In a move that should surprise no one who follows the United States Bowling Congress closely, USBC on Monday announced that the Board of Directors has agreed to a contract extension with Executive Director Chad Murphy through the end of 2024.
This story in 2018 detailed how the USBC system produces a Board of Directors of mostly hand-picked candidates that hires, supervises and fires the executive director — one that enabled Murphy and his camp to consolidate power while keeping out those who express dissenting views.
Numerous highly regarded employees have left USBC since he was named executive director in June of 2014. Two of those former employees — Neil Stremmel and Steve Wunderlich — and former USBC Board candidate Jonathan Burke went on the record in the story detailing Murphy’s bullying behavior as Executive Director.
Others agreed to be quoted so long as they weren’t named, even though doing so could threaten their positions in bowling if their identities were somehow learned.
As I detailed in the story, I had personal experience with Murphy’s bullying tactics, most notably in a 3-hour phone call he initiated one night several years ago. Murphy alternately tried to bribe me and bully me to be on USBC’s side in my coverage. He promised USBC social media would be used to build my subscriber base to 10,000 — I have consistently been a little above or below 1,400 — and he threatened to cut me off of all information (which eventually happened for any information beyond public news releases and conference calls). He also tried to cajole me into the view that my support would help bowling.
While other media entities in bowling may become partners with industry organizations such as USBC, no professional journalist adhering to the type of ethical standards laid out by groups like the Society of Professional Journalists (which I am a member of) would ever do so.
USBC under Murphy has notably become known for its lack of transparency on everything from secret task forces to hiding lane patterns, when it's a quasi-governmental organization that should be open with its members, as bowlers have no choice but to be USBC members in order to compete in certified competition.
A prime example is the decision announced last September to ban all former USBC employees from serving on the USBC Board, which came with no explanation and no response to questions asking why.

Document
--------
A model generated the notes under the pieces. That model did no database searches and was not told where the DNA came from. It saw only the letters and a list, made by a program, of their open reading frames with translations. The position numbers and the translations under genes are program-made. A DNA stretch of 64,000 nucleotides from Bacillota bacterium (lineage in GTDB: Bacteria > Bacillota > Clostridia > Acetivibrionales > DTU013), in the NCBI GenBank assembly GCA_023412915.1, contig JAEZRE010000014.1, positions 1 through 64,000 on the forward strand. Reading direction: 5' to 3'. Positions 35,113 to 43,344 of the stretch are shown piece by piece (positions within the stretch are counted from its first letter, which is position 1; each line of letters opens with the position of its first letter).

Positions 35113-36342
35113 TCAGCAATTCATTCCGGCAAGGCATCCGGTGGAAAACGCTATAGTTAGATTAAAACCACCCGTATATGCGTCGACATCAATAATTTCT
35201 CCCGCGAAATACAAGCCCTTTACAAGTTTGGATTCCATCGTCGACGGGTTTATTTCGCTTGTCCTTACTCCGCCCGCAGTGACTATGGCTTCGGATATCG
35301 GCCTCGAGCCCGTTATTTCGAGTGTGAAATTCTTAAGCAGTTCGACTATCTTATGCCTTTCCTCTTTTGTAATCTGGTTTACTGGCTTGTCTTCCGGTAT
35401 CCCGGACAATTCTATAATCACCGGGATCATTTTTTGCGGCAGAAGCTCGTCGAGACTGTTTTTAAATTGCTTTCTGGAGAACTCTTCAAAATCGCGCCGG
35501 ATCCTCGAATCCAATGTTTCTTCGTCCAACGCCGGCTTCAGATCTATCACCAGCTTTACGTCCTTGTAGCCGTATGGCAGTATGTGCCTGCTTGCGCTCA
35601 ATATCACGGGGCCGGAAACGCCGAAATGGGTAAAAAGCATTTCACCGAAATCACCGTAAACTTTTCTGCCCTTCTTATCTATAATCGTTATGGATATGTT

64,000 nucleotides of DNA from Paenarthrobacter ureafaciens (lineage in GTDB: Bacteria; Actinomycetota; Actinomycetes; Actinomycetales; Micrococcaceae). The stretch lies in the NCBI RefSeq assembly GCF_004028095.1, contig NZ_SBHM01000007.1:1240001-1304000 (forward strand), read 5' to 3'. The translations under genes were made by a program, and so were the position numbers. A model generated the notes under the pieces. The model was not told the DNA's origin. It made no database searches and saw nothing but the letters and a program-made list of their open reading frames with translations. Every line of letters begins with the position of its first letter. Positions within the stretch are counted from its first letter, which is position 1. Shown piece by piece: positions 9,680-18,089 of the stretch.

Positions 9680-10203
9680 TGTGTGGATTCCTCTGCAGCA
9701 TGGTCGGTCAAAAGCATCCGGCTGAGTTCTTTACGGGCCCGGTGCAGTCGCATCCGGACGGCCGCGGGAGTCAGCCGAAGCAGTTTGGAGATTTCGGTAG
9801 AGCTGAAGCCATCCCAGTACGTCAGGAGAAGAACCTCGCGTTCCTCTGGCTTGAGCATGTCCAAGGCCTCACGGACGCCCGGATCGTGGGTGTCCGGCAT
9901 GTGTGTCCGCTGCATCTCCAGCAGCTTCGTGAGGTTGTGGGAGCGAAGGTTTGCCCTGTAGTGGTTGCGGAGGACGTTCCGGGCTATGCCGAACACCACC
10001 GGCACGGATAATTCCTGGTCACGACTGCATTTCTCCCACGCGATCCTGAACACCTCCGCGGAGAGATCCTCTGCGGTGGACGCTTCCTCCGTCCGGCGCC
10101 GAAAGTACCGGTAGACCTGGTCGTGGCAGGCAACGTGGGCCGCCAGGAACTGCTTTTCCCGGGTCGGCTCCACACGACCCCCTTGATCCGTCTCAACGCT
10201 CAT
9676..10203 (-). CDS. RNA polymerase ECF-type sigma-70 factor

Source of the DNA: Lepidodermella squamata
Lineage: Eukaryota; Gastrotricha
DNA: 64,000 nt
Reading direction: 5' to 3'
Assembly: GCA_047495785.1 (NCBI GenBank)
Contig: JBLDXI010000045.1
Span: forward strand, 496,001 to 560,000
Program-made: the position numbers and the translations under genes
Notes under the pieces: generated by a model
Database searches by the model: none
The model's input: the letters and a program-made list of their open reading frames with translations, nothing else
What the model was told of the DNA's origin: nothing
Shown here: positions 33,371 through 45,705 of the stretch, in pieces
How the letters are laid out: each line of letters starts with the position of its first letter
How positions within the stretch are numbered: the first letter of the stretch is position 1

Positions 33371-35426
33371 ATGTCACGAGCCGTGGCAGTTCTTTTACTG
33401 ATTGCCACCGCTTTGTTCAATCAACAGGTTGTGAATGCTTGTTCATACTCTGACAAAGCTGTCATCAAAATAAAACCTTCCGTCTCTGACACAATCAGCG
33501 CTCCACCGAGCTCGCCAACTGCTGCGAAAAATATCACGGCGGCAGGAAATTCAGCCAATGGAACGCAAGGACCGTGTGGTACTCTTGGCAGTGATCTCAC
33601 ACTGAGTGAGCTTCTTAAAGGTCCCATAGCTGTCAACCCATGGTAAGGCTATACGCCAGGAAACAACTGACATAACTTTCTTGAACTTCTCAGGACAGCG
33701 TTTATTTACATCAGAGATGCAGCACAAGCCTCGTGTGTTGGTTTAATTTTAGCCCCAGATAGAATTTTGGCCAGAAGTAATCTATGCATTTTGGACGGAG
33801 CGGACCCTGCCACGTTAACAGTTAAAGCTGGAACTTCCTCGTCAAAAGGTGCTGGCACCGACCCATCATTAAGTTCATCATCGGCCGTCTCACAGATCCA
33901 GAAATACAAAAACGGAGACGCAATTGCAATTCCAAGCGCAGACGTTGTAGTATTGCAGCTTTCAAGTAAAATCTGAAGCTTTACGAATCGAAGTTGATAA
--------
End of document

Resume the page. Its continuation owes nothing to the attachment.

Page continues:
But I’ve seen no evidence that the Board is anything but pleased with USBC’s direction under Murphy and fully expected his contract to be extended.
The Board can include up to 20 members, but 18 currently are listed at BOWL.com. Nine are or were state or local association officials (one TNBA), five are proprietors, and four are Team USA athletes, which is from the United States Olympic Committee requirement that 20 percent or more of a NGB Board must be Team USA athletes. Murphy can exert influence on them because USBC decides which Team USA players compete in which (if any) international events, other than the World Cup, which automatically goes to the male and female winner of the Team USA Trials.
According to USBC's most recent Form 990 for 2018, Murphy's total compensation from USBC and related organizations has increased to more than $400,000, not bad for someone without a college degree leading an organization whose membership has declined every year of his tenure.
"Through Chad Murphy's leadership, USBC has continued to deliver more new initiatives and greater value for our members," USBC President Karl Kielich said in this USBC news release. "I am especially proud of the stronger relationships developed between USBC and our association leaders, as well as the bowling industry. The USBC Board of Directors has great confidence in the staff, and this extension shows our desire to continue this positive trajectory for years to come."
Murphy first joined the International Bowling Campus in 2010 as Director of Youth for the Bowling Proprietors' Association of America. He became IBC Director of Youth Development in 2011, at which time he also assumed management of USBC's youth programs.
Murphy was hired as interim executive director in February 2014, lost the interim tag that June, and agreed to a 3-year contract extension in 2017, that now is being extended with the new deal.